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UN Human Rights Treaties

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General Assembly, 6th session : 3rd Committee, 361st meeting

UN Document Symbol A/C.3/SR.361
Convention International Covenant on Civil and Political Rights (ICCPR), International Covenant on Economic Social and Cultural Rights (ICESCR)
Document Type Summary Record
Session 6th
Type Document

6 p.

Subjects Civil and Political Rights

Extracted Text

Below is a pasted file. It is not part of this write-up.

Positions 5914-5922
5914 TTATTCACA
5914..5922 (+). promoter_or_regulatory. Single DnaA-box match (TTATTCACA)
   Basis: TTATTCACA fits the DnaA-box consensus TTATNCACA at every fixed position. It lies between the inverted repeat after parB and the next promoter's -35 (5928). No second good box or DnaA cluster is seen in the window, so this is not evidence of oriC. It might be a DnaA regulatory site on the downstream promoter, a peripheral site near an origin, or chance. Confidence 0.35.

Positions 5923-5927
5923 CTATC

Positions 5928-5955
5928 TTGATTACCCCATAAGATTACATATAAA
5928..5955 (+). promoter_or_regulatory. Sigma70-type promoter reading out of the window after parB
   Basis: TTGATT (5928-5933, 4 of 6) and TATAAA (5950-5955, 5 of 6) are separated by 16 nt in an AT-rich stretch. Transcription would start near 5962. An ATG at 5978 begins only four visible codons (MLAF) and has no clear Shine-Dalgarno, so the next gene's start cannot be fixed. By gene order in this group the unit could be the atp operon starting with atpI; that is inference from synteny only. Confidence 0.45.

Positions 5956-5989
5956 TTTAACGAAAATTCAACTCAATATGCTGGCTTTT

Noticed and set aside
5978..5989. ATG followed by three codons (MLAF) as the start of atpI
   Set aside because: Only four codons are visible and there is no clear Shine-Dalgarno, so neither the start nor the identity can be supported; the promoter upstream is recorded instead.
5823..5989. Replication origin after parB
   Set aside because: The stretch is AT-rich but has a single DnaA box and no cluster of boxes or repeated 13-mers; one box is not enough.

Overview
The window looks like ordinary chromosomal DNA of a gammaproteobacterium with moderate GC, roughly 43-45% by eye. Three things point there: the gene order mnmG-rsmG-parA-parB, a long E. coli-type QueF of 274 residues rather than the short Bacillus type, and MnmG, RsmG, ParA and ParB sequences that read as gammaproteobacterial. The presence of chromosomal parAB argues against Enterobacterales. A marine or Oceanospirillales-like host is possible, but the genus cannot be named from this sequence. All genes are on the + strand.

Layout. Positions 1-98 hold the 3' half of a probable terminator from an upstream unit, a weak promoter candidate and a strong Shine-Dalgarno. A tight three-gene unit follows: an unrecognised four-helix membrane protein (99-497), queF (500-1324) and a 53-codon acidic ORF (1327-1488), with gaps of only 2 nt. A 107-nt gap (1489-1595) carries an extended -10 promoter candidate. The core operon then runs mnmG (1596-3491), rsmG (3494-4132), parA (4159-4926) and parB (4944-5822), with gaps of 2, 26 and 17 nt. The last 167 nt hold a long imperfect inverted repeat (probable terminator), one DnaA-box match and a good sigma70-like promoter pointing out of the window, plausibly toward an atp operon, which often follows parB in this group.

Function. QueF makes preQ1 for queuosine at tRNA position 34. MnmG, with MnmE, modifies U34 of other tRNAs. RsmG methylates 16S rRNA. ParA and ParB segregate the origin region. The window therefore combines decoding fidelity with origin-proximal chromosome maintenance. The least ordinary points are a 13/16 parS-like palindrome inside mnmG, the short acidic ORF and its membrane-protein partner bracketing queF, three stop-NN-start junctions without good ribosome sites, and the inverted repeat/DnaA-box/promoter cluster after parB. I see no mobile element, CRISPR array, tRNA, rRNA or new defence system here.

United Nations GENERAL ASSEMBLY SIXTH SESSION Official Records THIRD COMMITTEE 361st MEETING Friday, 7 December 1951, at 10.30 a.m. Palais de Chaillot, Paris CONTENTS Page Draft international covenant on human rights and measures of implementation (A/1883, A/1884 (chapter V, section I), E/1992, E/2057 and Add.1 to 5, E/2059 and Add.1 to 8, E/2085 and Add.1, A/C.3/559, A/C.3/L.88, A/C.3/L.180, A/C.3/L.182) (continued). 83 Chairman: Mrs. Ana FIGUEROA (Chile). Draft international covenant on human rights and measures of implementation (A/1883, A/1884 (chapter V, section I), E/1992, E/2057 and Add.1 to 5, E/2059 and Add.1 to 8, E/2085 and Add.1, A/C.3/559, A/C.3/L.88, A/C.3/L.180, A/C.3/ L.182) (continued) [Item 29]* GENERAL DEBATE (continued) 1. Mr. DEHOUSSE (Belgium) recalled the important part played by smaller Powers in the elaboration of instruments relating to human rights owing to the fact that smaller countries were freer to take initiative in the matter than were the major Powers. For example a valuable contribution to the debate had been made at the 360th meeting by the representatives of Guatemala and Mexico, who had expressed constructive technical and philosophical views on the subject. 2. The Belgian delegation considered that the Committee had to solve five main problems in drafting the covenant. 3. The fundamental question was that of the number of covenants to be drafted. Several distinct points of view had been put forward. The straightforward concept of the single covenant, the purpose of which was to eliminate any distinction between the relative importance of the various rights involved, was not altogether practical. 4. In the first place, as the United States representative had pointed out (360th meeting), civil and political rights were capable of almost immediate implementation, whereas economic, social and cultural rights had reached widely differing degrees of maturity in various countries and their implementation might therefore take a much longer period of time. * Indicates the item number on the General Assembly agenda. 8 5. In the second place, excessive perfectionism presented a danger which would be greater in the case of the single instrument than if two or more covenants were drawn up ; so much time would be taken by any attempt to frame a covenant which was perfect in every respect that it might never see the light of day. 6. In the third place, constitutional differences between various countries gave rise to further difficulties which might well prove to be insuperable at the existing stage of international development; that had been illustrated by the difficulties experienced by certain States in ratifying the Pleven1 and Schuman2 plans. The opposition to the inclusion in international agreements of the kind of provisions which did not exist in some national constitutions applied particularly to economic, social and cultural rights, whereas civil and political rights were sanctioned by long tradition in many parts of the world. 7. For those reasons, the delegations of Belgium, India, Lebanon and the United States of America had proposed amendments (A/C.3/L.184 and A/C.3/ L.185) to the draft resolutions submitted by Chile (A/C.3/L.180) and Chile, Egypt, Pakistan and Yugoslavia (A/C.3/L.182), asking the Commission- on Human Rights to draft two separate covenants to be submitted to the General Assembly at its seventh session for simultaneous approval, and in order that, they might be opened at the same time for signature. 8. The second point that he wished to stress was his delegation's attitude towards the inclusion of economic, social and cultural rights in an international treaty. The relationship between civil and political rights and economic, social and cultural rights was incontestable, and it was essential for the latter to be guaranteed by an international instrument. 9. In the third place, he pointed out that careful attention should be given to the problem of the inclu- 1 Organization of a European Community for Defence. 2 Treaty Instituting the European Coal and Steel Community. A/C.3/SR.361 General Assembly—Sixth Session—Third Committee sion of the federal clause. In some countries there was a wide distribution of jurisdiction among component states, but the federal power had the supreme jurisdiction in international matters. In order to, achieve its widest application, it was extremely desirable to provide for the extension of the human rights provisions of the covenant to the component states of federations. In that connexion, the Commission on Human Rights might with advantage consider the experience of the International Labour Organization which had introduced various federal clauses into international labour conventions and had achieved satisfactory results. 10. His delegation's fourth point related to the right of peoples and nations to self-determination. Although it had been argued that human rights properly so-called were personal and individual and the right to self-determination was essentially collective, such a clause was not superfluous, since the protection of human rights was incomplete unless it could be applied internationally. Nevertheless, the question had to be approached objectively and unemotionally. The application of the concept of self-determination might involve the multiplication of frontiers and barriers among nations. It was originally a concept of nineteenth century economic liberalism, whereas in Existing circumstances the idea of international solidarity was of far greater importance. Moreover, the concept of a people or nation was difficult to define and the various characteristics of self-determination could not easily be specified. 11. Certain delegations which had spoken in favour of the self-determination clause did not seem to be sufficiently interested in the solution of the question, but appeared to regard the clause in a negative sense, as a weapon for use against the colonial Powers. Although he sympathized with the aspirations of certain newly-formed nations, the colonial problem was one of the most important of modern times and could not be treated lightly or disregarded. 12. Some of the representatives who had expatiated most eloquently on the necessity of introducing various rights into the covenant disregarded the fact that in their own countries certain political parties were forbidden, religious groups were suppressed and the right of habeas corpus was non-existent. They quoted at length from the constitutions of their countries; nevertheless, a perusal of the Year Book on Human Rights showed that the United Kingdom, whose long tradition of human rights was well known to all, had, contributed only a few short texts to that volume, whereas the acts of less liberal States were quoted at length. 13. The right to self-determination was also being advocated by countries in which national minorities were oppressed and where the right of secession did not exist.. It was impossible to speak of the right of self-determination without also providing for the right of secession. 14. An emotional and sentimental approach to the question could only serve to hinder the Committee's progress. It was essential to draft the provision on the right of self-determination in a positive manner and to render it conditional on the degree of political maturity prevailing in the country concerned. 15. His final remarks related to the vital problem of implementation. Human rights had been proclaimed in the Universal Declaration, and that proclamation had to be given effective implementation. The Declaration proclaimed direct rights both in the State and in the international sphere, but without international measures of implementation the State would remain a screen between man and his rights. 16. Alternative methods of effective implementation had been discussed exhaustively by the Commission on Human Rights at its second session, in 1947, and were embodied in the Commission's report to the Economic and Social Council . The first suggestion was to improve the existing international machinery for the enforcement of human rights by extending to the Commission on Human Rights the power to make direct recommendations 4. The second proposal was to establish the right of individuals to petition the United Nations, as a means of initiating procedure for the enforcement of human rights 5. It was also suggested that a special United Nations organ should be established to supervise and enforce human rights, to establish jurisdiction in that organ, to consider alleged cases of violation and to establish local agencies for purposes of implementation. In addition, the Commission had discussed the Australian proposal for the establishment of an international court of human rights 6. 17. No decision had yet been reached on those suggestions owing to the difficulty of making the choice between individual petition and State action. It was essential for the General Assembly and the Commission on Human Rights to examine the question of petitions exhaustively, since it represented the real foundation of the protection of human rights. The intervention of States in the field was dangerous, for it would give rise to the introduction of political considerations. On the other hand, individual petitions would require some type of intermediate agency for purposes of screening and conciliation. 18. In that connexion, he recalled a proposal made by the delegation of India7 at the seventh session of the Commission on Human Rights for the addition of an article of the covenant stating that the proposed human rights committee might be seized of cases of noncompliance with the provisions of the covenant by parties thereto on its own motion when the facts seemed to warrant such consideration. He thought that in those circumstances the human rights committee would become the forerunner of the international court of 3 See Official Records of the Economic and Social Council, Sixth Session, Supplement No. 1. 4 Ibid., annex C, p. 39. 5 Ibid., p. 40. 6 Ibid., Ninth Session, Supplement No. 10, annex 111, part. I. See also document E/CN.4/AC.1/27. 7 See document E/CN.4/621. 361st Meeting—7 December 1951 human rights. He regarded the Indian proposal as the minimum which, could be accepted. 19. As regards implementation, a distinction had to be made between various rights. For example, it might be advisable to use the system of petition in the case of civil and political rights, and the system of reports in the case of economic, social and cultural rights. In any event, special organs for measures of implementation would have to be set up gradually. 20. In that connexion, he supported the Uruguayan proposal (E/1992, annex VII) for the appointment of an attorney-general of human rights who would act as a kind of preliminary tribunal in the implementation system. 21. In conclusion, he stated that, although it might seem that little had been achieved in the past six years for the protection of human rights, there was no cause for discouragement; the progress made was slow but appreciable, since the draft covenant as a whole was already under discussion. 22. Mr. ALEMAYEHOU (Ethiopia) considered that, in spite of the decision, taken at the 359th meeting to end the procedural discussion and open a general debate, the subject of procedure with respect to the item under discussion was far from settled. It was not clear whether the general debate was to take the form of a simple exchange of views, followed by general recommendations to the Council, of an article-by-article discussion of the draft covenant, or of a general discussion on the non-controversial portions of it, accompanied by a careful study of the controversial sections leading to the issue of clear-cut directives to the Council and the Commission for the completion of the work. After having given the matter careful consideration, the Ethiopian delegation favored the last named alternative. 23. With regard to the substance of the matter, he recalled that the Commission on Human Rights had prepared a number of articles on economic, social and cultural rights but had been unable to come to a decision whether they should be included with those dealing with civil and political rights, or whether they should be made the subject of a separate instrument. The Commission had also revised a number of articles relating to measures of implementation and had drafted other articles providing for a periodic report on economic, social and cultural rights by States parties to the covenant. Again, however, the Commission had been unable to decide whether those measures of implementation should apply to the whole or to p. part of the covenant. In addition, under the terms of General Assembly resolution 421 (V), section D, the Commission on Human Rights had been asked to study ways and means of ensuring the right of peoples and nations to self-determination, but owing to lack of time, had been unable to" comply with that directive, or with the request (resolution 421 (V), section E) that it should re-examine the preamble and the first eighteen articles. 24. Those were, consequently, the questions which seemed to demand the Third Committee's immediate attention. Among them, that which enjoyed highest priority, emphasized as it was by Council resolution 384 (XIII), section C, was the question whether articles on economic, social and cultural rights should be included in the covenant, or whether the Assembly should reverse its previous decisions and decide that they should be stated separately. 25. The Ethiopian delegation's attitude on that point was that the General Assembly should maintain its original decision. It believed that any attempt to divide human rights into- categories was artificial and erroneous, since all human rights were meaningless in themselves and existed only so far as they related to man. With regard to the articles on implementation and the question whether they should apply to the whole covenant or only to a part of it, he believed that the measures of implementation referred to in part V of the draft covenant, providing for a periodic report by States parties to the covenant, should apply to the whole. 26. In conclusion, he would like clear provision to be made in the covenant for the gradual and progressive implementation of the rights relating to economic, social and cultural matters, since it would be a matter of great difficulty for under-developed countries, such as Ethiopia, to implement them overnight. 27. Mr. D'SOUZA (India) believed that there was no cause for the surprise which had been expressed at the fact that the various bodies entrusted with work on the covenant on human rights should have taken so long over their deliberations and should be still far from agreement on many issues. The Very nature of the question made the attainment of rapid and complete agreement extremely difficult. 28. As would be seen from the memorandum by the Secretary-General (A/C.3/559), the undecided issues included the question of the federal clause, the application of the covenant to Trust Territories and Non-Self-Governing Territories, and the right of peoples and nations to self-determination. But the most important undecided issue—important because it involved considerations of fundamental principle-was the question whether there should be one, or two, or even more covenants. He would address himself exclusively to that problem. 29. There were some who believed that the gap between those who supported a single covenant and those . in favour of the drafting of an additional instrument or instruments had been considerably narrowed. That belief was based on the most recent proposal by the United States representative (360th meeting) that there should be two covenants, but that they should be recognized as identical in importance and should be adopted simultaneously. The remaining differences of opinion seemed at first sight so small that some people might be tempted to ask why there was any need for two covenants at all. The truth was, however, that there was a deeper divergence between the two approaches than at first appeared. 30. Those representatives who, like himself, believed that there were profound differences between political General Assembly—Sixth Session—Third Committee and civil rights on the one hand and cultural and economic rights on the other, could not possibly regard on an equal footing two covenants containing respectively the two groups of rights. Assuming that by the word "covenant" was meant a treaty solemnly entered into by States and capable of being observed and executed in its smallest detail, it was essential that the provisions of a covenant should be expressed in the clearest, most definite, and most unmistakable terms. Yet one of the two sets of rights which were under consideration was generally recognized as being capable of only gradual implementation, in accordance with the resources and general situation of each given State. 31. It was, indeed, not necessarily axiomatic that the two groups of rights were equal in importance. Political and civil rights were of an absolute nature and, even making allowance for periods of national stress and emergency, governments were under the undeniable Obligation of guaranteeing those rights to the citizens, and the citizens had an equal obligation to retain and exercise them. The conception of political and civil rights was also of extremely long standing, whereas the principle that the State should contribute to the welfare of the citizens by the provision of social and economic rights and amenities had arisen at a much later date. Furthermore, those rights were not absolute since they admitted of degrees of application : it was impossible to lay down, for example, to precisely what standard or level of education a person had a right; it was generally conceded that only primary education should be regarded as a right, but there was no inherent reason why secondary or university education should not equally be considered as a right to which all had a claim. Lastly, there was no obligation to exercise economic, social and cultural rights as there was in the case of political and civil rights. 32. That last consideration was closely connected with the grave differences in political and social ideology with which the world was faced. The democratic way of life, as most nations understood it, involved the maximum of respect for individual liberty, and consequently for private initiative. Accordingly, the tradition in many countries had been and still was to entrust considerable responsibility for the great social services essential to the maintenance of cultural and economic rights to the initiative of private agencies. Those who believed in the value of that method would naturally entertain considerable mistrust of a single covenant vesting the supreme authority with respect to those rights in the State. 33. The fact that a proposal to that end had been rejected by the Commission on Human Rights was by implication approval for the principle of a dual covenant. The rejection of the proposal had been an expression of the healthy feeling of the majority that an attempt to combine two non-identical types of obligations and degrees of responsibility would lead to a weakening of those of an absolute nature, without any corresponding strengthening of those of a relative nature. 34. It had been suggested that those representatives who had demanded a division into two covenants were indifferent to the principle of unity. In that connexion he would point out that India, throughout its long history, had pursued the ideal of metaphysical unity with a steadfastness elsewhere unknown and with a willingness to sacrifice many mundane benefits. Nevertheless, in the drafting of its constitution, India had confined political and civil rights to the chapter on fundamental rights made justifiable by an appeal to the supreme court. Cultural and economic rights were regarded more in the nature of objectives, and the Government had to report to Parliament from time to time on their implementation. 35. India recognized the need for unity, but had never confused unity with uniformity. It recognized the fundamental unity of the two sets of rights, in that they proceeded from the same stem, but their subsequent development had diverged to an extent which it would be imprudent to ignore. 36. Finally, he could not agree with the objections that had been raised against a reversal of the General Assembly's former decision (resolution 421 (V)) on the subject. If, in the light of information which had subsequently become available, the General Assembly decided to reverse its former decision, that would indeed enhance its prestige and authority and avoid any tendency for it to become a slave to fixed procedure. 37. Mr. MENDE BRUN (Argentina), offering his congratulations to all those working on the difficult task of preparing the draft covenant on human rights, stated that the 1949 Constitution of Argentina specifically provided for the inclusion of economic, social and cultural rights. His delegation was accordingly in favour of the inclusion of all rights in a single instrument. In addition, it was anxious that special attention should be paid to the right of self-determination and also to the application of rights in general to all colonial and Trust Territories. 38. Sir Lionel HEALD (United Kingdom) assured the Committee that the recent change of government in the United Kingdom had made no difference to his delegation's approach to the question of human rights nor, indeed, to any other question of principle of concern to the United Nations. Thus, it maintained the view expressed at the fifth session that the Universal Declaration of Human Rights was a noble instrument and that a covenant should be drafted that would carry the Declaration into practical effect. In accordance, however, with his Government's traditional approach to legal problems, namely, its desire not to accept obligations unless they were definite and concrete, it believed that a document purporting to define rights was not enough ; the decisive factor was the extent to which it would be effective in practice. 39. His delegation wished to see the widest possible extension of human rights and their recognition in all countries in which those rights were denied or had not been assured. It must, however, insist on the most careful consideration of the principles involved in the covenant, because it would be a tragedy if it were to remain a dead letter, either because States were unwilling to ratify it or because it was so loosely drafted as to be capable of various interpretations. 361st Meeting—7 December 1951 87 40. The Universal Declaration of Human Rights had already had an undoubted impact upon States and individuals, as was shown by a recent United Nations handbook, which laid particular emphasis on the encouragement the adoption of the Declaration had given to the efforts of the specialized agencies.8 Yet, whereas some of the so-called moral rights enshrined in the Declaration could be defined as legal rights with sufficient precision to be enforceable, others were not capable of such definition and their inclusion in a covenant would only lead to confusion. The success of any covenant must depend upon the number of States willing and able to ratify it; and that in turn largely depended on how far its obligations were sufficiently clear to warrant their acceptance as legal obligations. 41. The manner in which the Commission on Human Rights had included articles on 'economic, social and cultural rights in the draft covenant seemed to show some confusion with regard to the kind of obligation to which a covenant ought to give rise. 42. One view had been that the covenant was not to be a treaty at all in the ordinary sense of that word, because ratification could not await the enactment of all the requisite previous legislation, as was the usual practice in international law. It was therefore to be ratified only on the understanding that domestic legislation would gradually be brought into harmony with its provisions ; the implementation of human rights would thus depend more on usage than on law. 43. Another view had been that provisions relating to economic, social and cultural rights were by their very nature essentially different from those relating to political and civil rights and thus their implementation should be left exclusively to the competent organs of the United Nations and the specialized agencies. It might well be asked what would be gained by setting out such rights side by side in the same instrument with other rights which had juridical validity and the implementation of which could be stated clearly in the covenant itself. 44. A third view had been that the economic, social and cultural rights should be included in the covenant, but that measures of implementation should be incorporated in separate protocols, enabling governments to implement the rights in question according to circumstances. 45. It had also been suggested that the drafting should be considered from the point of view of the end to be achieved rather than of the precise nature of the undertakings to be assumed. That last suggestion was paradoxical; for the end—the enjoyment of economic and social rights—could hardly be achieved unless the nature of the undertakings to be assumed by each State were clear. The ethical considerations—the ends to be achieved—were already set forth in the Declaration. He agreed with the French representative that the 8 The Impact of the Universal Declaration of Human Rights, United Nations Publications, Sales No. 1951.XIV.3, chap. IV, section 2. Declaration itself would be weakened if the covenant merely reiterated those considerations without formulating explicit obligations for implementation. 46. The aims set forth in the Declaration could be achieved by many means, such as national legislation, international co-operation, technical assistance or action by the specialized agencies. The covenant could provide another such means, but for that purpose it must have its distinctive character, that of a treaty clearly defining the mutual obligations of States. The political and civil rights could be so defined; the first eighteen articles of the draft covenant went far towards fulfilling that requirement. 47. Whether the economic, social and cultural rights could be so formulated in a general instrument as to create the kind of obligation that would really safeguard such rights was doubtful. The only sure means for their implementation was through the specialized agencies, which had already done so much to gain a wider recognition of those very rights. Thus, those who demanded the inclusion of economic and social rights in the covenant, but had so far been unable to specify precise obligations for their implementation, would be better advised to do everything in their power to promote the activities of the specialized agencies, 48. There had been some discussion at the fifth session of the General Assembly with regard to the priority to be attached to the two categories of rights, but the Third Committee, with the concurrence of the United Kingdom delegation, had taken the view that they were of equal importance. If the United Kingdom delegation urged that both categories should not be included in a single instrument, it was not because lit regarded economic rights as less important, but because it sincerely believed that they could not in fact be dealt with in the same way as the civil and political rights. On that point the United States representative's arguments (360th meeting) had been cogent. The difference lay in the fact that the struggle for political freedom had been begun long before the idea of social security had been conceived, as civil and political liberty must be assured before the full enjoyment of economic, social and cultural rights became possible. Furthermore, as the object of civil and political rights was to achieve personal freedom, they necessarily involved limitations of the power of the State, whereas, since the object of economic, social and cultural rights was to secure personal well-being, positive action by the State was required on a national scale. 49. Whereas the protection of civil and political rights could be ensured by legislative action of a permanent character, that of the other rights was an evolutionary process, requiring constant adaptation to changing conditions, many of which were outside the power of the State. The State could not provide remedies for breaches of economic, social and cultural rights, due to historical, economic or natural disasters, as it could for breaches of civil and political rights. 50. In suggesting that the Committee should reconsider the decision it had taken at the fifth session of the General Assembly, his delegation must stress the General Assembly -Sixth Session—Third Committee fact that it was not doing so because it attached less importance to economic than to civil rights. The whole history of legislation in the United Kingdom during the past fifty years went to refute any such suspicion. It did so merely because the inclusion of rights which gave rise to precise obligations together with rights which did not would necessarily weaken any covenant. That difficulty might be overcome. by drafting two covenants, thus allowing States to have the option of ratifying one or both. 51. The possibility that some economic and social rights could be formulated in such terms as would create legal obligations should not, however, be excluded. The efforts of the Commission on Human Rights to cope with the almost impossible task assigned to it under Assembly resolution 421 (V) should not be be underrated; but again to place too heavy a burden upon the Commission would be a mistake. The governments themselves should give more thought to those problems than they had hitherto done. The fact that the Commission's request for the comments of governments on the draft covenant had received only nine replies was somewhat surprising. More tangible proof of interest—which undoubtedly existed—would perhaps reassure the Commission. 52. The United Kingdom Government, one of the historic initiators of the struggle for the affirmation of human rights and the sole country to ratify the Council of Europe's Convention for the Protection of Human Rights and Fundamental Freedoms, was sincerely convinced that the drafting of an effective covenant would be a major triumph for the United Nations. His delegation accordingly thanked the Commission on Human Rights for its devoted work and hoped that it would continue successfully to further the cause of humanity. The meeting rose at 12.35 p.m.